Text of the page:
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Enter Leonato, Hero, and Beatrice, with a Messenger.

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LEONATO.

Learn in this letter, that Don Pedra of Arragon comes this night to Melina.

Mef. He is very near by this; he was not three leagues off when I left him.

Leon. How many gentlemen have you loft in this action?

Me. But few of any fort, and none of name.

Leon. A victory is twice itfelf, when the atchiever brings home full numbers; I find here, that Don Pedro hath bestowed much honour on a young Florentine call'd Claudio.

(1) Much Ado about Nothing.] Innogen, (the mother of Hero) in the oldeft Quarto that I have feen of this play, printed in 1600, is mention'd to enter in two feveral fcenes. The fucceeding editions have all continued her name in the Dramatis Perfona. But I have ventur'd to expunge it, there being no mention of her through the play, no one fpeech addrefs'd to her, nor one fyllable spoken by her. Neither is there any one paffage, from which we have any reafon to determine that Hero's mother was living. It feems, as if the poet had in his first plan defigned fuch a character; which, on a furvey of it, he found would be fuperfluous; and therefore he left it out.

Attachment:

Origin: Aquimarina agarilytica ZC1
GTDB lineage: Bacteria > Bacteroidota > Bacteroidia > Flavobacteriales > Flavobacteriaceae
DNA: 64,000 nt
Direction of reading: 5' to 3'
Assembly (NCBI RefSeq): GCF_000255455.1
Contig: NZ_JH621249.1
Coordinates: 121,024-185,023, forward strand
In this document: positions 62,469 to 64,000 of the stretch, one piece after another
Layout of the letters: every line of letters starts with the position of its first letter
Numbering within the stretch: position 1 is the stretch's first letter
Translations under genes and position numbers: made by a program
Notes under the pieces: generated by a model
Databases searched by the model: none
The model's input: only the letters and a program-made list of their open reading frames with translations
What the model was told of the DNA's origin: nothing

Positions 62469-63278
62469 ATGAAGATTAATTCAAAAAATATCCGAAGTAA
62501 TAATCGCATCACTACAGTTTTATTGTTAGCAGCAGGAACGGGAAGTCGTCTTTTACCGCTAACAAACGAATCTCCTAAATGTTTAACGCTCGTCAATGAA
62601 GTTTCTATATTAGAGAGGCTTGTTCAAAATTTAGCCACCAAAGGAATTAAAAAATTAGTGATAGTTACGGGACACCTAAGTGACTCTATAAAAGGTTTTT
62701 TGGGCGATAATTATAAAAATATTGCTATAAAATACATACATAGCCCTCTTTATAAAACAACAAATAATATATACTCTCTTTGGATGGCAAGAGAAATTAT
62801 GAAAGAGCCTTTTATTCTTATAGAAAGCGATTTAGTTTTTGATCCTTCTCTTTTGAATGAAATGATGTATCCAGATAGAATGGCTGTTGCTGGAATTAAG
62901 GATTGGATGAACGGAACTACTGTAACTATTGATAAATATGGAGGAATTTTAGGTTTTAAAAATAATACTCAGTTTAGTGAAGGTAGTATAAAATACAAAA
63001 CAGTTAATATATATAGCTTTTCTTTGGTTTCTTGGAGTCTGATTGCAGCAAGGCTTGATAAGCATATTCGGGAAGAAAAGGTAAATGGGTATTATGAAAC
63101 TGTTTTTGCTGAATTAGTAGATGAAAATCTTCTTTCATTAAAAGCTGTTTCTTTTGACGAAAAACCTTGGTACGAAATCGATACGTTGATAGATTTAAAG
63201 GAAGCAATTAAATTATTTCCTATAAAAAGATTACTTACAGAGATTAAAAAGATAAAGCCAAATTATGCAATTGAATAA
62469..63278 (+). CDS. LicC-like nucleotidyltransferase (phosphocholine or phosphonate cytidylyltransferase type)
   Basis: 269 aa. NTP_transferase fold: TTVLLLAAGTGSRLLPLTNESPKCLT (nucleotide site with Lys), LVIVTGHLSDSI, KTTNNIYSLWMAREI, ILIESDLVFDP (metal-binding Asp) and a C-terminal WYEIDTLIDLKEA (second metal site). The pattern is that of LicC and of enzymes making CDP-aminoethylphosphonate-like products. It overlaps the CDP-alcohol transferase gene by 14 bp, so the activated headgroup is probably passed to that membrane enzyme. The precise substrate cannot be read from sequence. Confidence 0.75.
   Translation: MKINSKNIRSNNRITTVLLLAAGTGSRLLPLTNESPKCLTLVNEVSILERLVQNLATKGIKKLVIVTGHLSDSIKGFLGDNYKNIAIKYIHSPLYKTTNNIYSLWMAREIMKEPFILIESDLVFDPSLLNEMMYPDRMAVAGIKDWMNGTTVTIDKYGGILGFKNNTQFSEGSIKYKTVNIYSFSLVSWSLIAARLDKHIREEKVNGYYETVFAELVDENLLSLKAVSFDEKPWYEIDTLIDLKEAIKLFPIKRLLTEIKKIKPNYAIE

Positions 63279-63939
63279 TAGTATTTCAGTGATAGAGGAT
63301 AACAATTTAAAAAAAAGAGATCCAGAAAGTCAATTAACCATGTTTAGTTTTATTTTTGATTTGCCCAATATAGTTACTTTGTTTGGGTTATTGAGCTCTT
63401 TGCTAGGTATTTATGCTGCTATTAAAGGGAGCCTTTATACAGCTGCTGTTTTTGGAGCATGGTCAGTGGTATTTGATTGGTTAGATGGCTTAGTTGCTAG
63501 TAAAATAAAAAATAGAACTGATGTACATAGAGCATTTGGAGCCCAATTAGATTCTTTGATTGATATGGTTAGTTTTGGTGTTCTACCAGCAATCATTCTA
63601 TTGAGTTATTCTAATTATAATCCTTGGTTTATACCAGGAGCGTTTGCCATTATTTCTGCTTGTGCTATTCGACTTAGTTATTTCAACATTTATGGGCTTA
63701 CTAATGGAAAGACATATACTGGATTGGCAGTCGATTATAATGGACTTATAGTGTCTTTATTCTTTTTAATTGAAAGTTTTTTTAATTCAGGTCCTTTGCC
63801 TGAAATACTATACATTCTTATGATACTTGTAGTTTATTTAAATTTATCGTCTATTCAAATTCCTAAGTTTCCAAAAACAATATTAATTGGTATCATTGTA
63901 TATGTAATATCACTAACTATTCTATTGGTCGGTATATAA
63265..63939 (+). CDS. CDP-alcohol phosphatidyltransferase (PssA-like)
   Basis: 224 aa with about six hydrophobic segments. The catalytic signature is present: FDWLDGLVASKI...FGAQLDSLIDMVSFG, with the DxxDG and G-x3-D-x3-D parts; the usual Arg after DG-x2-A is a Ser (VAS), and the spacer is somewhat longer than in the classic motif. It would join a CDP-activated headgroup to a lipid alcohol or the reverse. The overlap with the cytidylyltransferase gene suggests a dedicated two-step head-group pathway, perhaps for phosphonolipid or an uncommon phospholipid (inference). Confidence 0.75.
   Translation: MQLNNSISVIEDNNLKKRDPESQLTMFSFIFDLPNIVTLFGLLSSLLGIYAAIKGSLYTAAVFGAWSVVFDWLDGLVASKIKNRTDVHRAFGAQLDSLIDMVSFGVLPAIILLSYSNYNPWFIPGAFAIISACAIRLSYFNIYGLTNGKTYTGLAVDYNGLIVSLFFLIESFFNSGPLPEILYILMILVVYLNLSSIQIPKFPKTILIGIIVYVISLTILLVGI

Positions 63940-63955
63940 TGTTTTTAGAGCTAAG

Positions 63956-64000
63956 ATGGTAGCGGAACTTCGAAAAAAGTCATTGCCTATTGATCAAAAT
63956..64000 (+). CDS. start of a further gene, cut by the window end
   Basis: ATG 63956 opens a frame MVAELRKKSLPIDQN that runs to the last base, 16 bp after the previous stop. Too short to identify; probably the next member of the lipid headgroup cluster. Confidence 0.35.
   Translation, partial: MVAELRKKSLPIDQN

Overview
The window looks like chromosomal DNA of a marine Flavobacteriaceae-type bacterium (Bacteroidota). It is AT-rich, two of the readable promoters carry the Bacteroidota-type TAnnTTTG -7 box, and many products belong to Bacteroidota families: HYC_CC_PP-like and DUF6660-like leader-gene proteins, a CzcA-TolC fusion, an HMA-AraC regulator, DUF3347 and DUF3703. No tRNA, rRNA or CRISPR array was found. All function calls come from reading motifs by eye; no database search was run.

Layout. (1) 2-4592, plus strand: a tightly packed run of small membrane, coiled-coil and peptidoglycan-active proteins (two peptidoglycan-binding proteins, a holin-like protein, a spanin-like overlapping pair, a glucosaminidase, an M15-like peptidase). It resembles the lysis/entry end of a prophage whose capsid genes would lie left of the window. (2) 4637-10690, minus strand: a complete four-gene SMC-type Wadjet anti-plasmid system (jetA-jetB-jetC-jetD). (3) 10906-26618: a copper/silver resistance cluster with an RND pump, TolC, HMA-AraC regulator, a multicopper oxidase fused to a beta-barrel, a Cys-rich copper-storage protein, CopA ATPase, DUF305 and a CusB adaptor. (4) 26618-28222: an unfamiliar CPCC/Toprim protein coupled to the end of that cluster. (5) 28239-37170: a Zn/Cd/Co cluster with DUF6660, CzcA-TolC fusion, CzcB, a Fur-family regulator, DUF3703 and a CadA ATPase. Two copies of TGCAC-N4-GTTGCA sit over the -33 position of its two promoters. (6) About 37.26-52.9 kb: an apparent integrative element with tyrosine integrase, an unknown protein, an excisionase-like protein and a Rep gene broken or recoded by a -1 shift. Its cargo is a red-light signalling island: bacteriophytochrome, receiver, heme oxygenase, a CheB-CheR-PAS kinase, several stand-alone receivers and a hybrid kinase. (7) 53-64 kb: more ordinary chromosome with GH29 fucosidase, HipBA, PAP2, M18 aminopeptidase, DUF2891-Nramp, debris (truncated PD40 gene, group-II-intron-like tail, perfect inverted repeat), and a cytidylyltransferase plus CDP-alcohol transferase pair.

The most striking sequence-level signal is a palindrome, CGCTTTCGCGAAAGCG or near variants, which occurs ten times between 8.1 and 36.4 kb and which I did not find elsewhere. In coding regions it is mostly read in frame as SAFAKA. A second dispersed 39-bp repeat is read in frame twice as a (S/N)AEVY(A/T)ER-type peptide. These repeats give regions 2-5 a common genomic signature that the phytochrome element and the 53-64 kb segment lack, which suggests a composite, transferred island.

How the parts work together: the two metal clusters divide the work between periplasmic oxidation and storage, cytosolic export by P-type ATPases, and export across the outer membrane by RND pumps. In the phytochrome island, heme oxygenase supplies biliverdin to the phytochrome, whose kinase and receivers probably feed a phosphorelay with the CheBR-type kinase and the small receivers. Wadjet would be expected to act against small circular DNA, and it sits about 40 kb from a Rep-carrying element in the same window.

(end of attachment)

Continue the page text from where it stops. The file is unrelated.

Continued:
A 3

Meff

Meff. Much deferved on his part, and equally remembred by Don Pedro: he hath borne himself beyond the promife of his age, doing in the figure of a lamb the feats of a lion he hath, indeed, better better'd expectation, than you must expect of me to tell you how.

:

Leon. He hath an uncle here in Messina will be very much glad of it.

Me. I have already delivered him letters, and there appears much joy in him; even fo much that joy could not fhew itself modest enough, without a badge of bitternefs.

Leon. Did he break out into tears?

Me. In great measure.

Leon. A kind overflow of kindness; there are no faces truer than those that are so wash'd; how much better is it to weep at joy, than to joy at weeping?

Beat. I pray you, is Signior Montanto return'd from

the wars or no.

Meff. I know none of that name, Lady; there was none fuch in the army of any fort.